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Historical & Cultural Influences on Human Sexuality

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Jillian Walton

on 26 January 2015

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Transcript of Historical & Cultural Influences on Human Sexuality

Historical & Cultural Influences on Human Sexuality
A Time Line
1973
Roe v. Wade was ruled on. The result is that abortion is not illegal until the child is considered viable.
1965
Connecticut's 1879 anti-contraception statute is ruled unconstitutional
1960
The "Pill" goes on the market. Reliable contraception controlled by the female is finally available to the masses.
1965
6 million American women are using the Pill.
1920s
Middle class Americans convert from Victorianism to Freudianism. Doctors and Psychologists begin advising their female patients to strive for a happy marriage through mutual sexual satisfaction.
Women are able to control their fertility and embrace their sexuality in a way that had never happened in the past.
Cohen, N. L. (2012). How the Sexual Revolution Changed America Forever. Retrieved from http://www.alternet.org/story/153969/how_the_sexual_revolution_changed_america_forever
Contraception in the form of the pill is readily available to any American woman that is interested in taking it.
Cohen, N. L. (2012). How the Sexual Revolution Changed America Forever. Retrieved from http://www.alternet.org/story/153969/how_the_sexual_revolution_changed_america_forever
This is the first time that many women are given the idea that they can want to be sexually satisfied and be seen as an equal in their marriage.
Cohen, N. L. (2012). How the Sexual Revolution Changed America Forever. Retrieved from http://www.alternet.org/story/153969/how_the_sexual_revolution_changed_america_forever
The 1879 statute ruled selling or distributing information on contraception to be illegal. When this statute was ruled unconstitutional it meant that information on contraception was made available to anyone who wanted to know more about the subject.
Cohen, N. L. (2012). How the Sexual Revolution Changed America Forever. Retrieved from http://www.alternet.org/story/153969/how_the_sexual_revolution_changed_america_forever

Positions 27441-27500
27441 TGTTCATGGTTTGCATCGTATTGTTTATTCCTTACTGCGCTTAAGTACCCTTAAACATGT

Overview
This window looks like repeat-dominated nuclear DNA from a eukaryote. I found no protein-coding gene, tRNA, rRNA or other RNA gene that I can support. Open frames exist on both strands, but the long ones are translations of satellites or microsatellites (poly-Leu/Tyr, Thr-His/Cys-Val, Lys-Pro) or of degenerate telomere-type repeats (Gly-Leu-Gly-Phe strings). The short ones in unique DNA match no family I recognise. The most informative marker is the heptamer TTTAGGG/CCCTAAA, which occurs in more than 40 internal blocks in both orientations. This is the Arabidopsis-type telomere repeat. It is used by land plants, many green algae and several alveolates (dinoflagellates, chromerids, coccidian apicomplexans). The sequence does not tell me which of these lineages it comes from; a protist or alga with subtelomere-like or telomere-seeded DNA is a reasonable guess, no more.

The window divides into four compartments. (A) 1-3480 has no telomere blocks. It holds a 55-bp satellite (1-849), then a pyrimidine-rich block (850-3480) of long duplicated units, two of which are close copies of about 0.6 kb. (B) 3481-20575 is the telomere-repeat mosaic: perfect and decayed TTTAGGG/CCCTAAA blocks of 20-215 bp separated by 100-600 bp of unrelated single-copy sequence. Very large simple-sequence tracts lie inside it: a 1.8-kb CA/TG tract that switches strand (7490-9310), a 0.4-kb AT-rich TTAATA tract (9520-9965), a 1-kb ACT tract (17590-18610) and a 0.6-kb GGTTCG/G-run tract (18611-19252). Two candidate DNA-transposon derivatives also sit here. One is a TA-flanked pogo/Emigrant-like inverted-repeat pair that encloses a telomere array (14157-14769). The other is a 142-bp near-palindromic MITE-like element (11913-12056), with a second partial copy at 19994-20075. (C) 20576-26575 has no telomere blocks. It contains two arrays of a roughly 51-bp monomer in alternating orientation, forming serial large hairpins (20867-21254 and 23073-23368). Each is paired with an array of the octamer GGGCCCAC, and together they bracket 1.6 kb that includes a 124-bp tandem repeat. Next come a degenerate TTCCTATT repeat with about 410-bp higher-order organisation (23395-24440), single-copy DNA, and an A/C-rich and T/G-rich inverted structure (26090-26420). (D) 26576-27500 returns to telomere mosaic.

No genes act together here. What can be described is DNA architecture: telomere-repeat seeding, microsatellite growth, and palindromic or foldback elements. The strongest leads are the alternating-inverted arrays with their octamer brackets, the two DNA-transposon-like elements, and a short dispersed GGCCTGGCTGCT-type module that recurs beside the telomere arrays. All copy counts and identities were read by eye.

This allows women to have more control over their own fertility. If the woman does not want to have a baby she has the option to have an abortion.
Cohen, N. L. (2012). How the Sexual Revolution Changed America Forever. Retrieved from http://www.alternet.org/story/153969/how_the_sexual_revolution_changed_america_forever
1978
The first "test-tube" baby is born marking the beginning of assisted reproduction.
Families that cannot have children naturally now have the ability to have children through artificial insemination.
Cohen, N. L. (2012). How the Sexual Revolution Changed America Forever. Retrieved from http://www.alternet.org/story/153969/how_the_sexual_revolution_changed_america_forever
1969
July 27, 1969 the Stonewall Riot occurs. It was a police raid of gay bars followed by crowds fighting the police. The Gay Liberation Front is founded in response to the riot.
This instance is one of the first times that the gay and lesbian community is brought to the forefront causing the public to become aware of the plight of the gay and lesbian community.
Cohen, N. L. (2012). How the Sexual Revolution Changed America Forever. Retrieved from http://www.alternet.org/story/153969/how_the_sexual_revolution_changed_america_forever
1953
The American School Health Association launched a program for family life education in schools nationwide.
This is the first time that a program regarding sexuality is provided in a national educational environment.
1955
The American Medical Association and the National Education Association published five pamphlets called the "sex education series" for schools.
Sex education materials were made available to school-age children in order to help them understand about sex without having to learn it from their parents.
Pardini, P. (2015). The History of Sexuality Education. Retrieved from http://www.rethinkingschools.org/sex/sexhisto.shtml
Pardini, P. (2015). The History of Sexuality Education. Retrieved from http://www.rethinkingschools.org/sex/sexhisto.shtml
1873
Individualist anarchists protest the Comstock Act that prohibited "obscenity" from being mailed. The anarchists began publishing pamphlets on birth control.
Once the anarchists began to publish information on birth control they made it available to women who would not have had access to the information otherwise. This gives those women more freedom over their sexuality.
pbs.org. (2004). People & Events: Free Love. Retrieved from pbs.org/wgbh/amex/goldman/peopleevents/e_freelove.html
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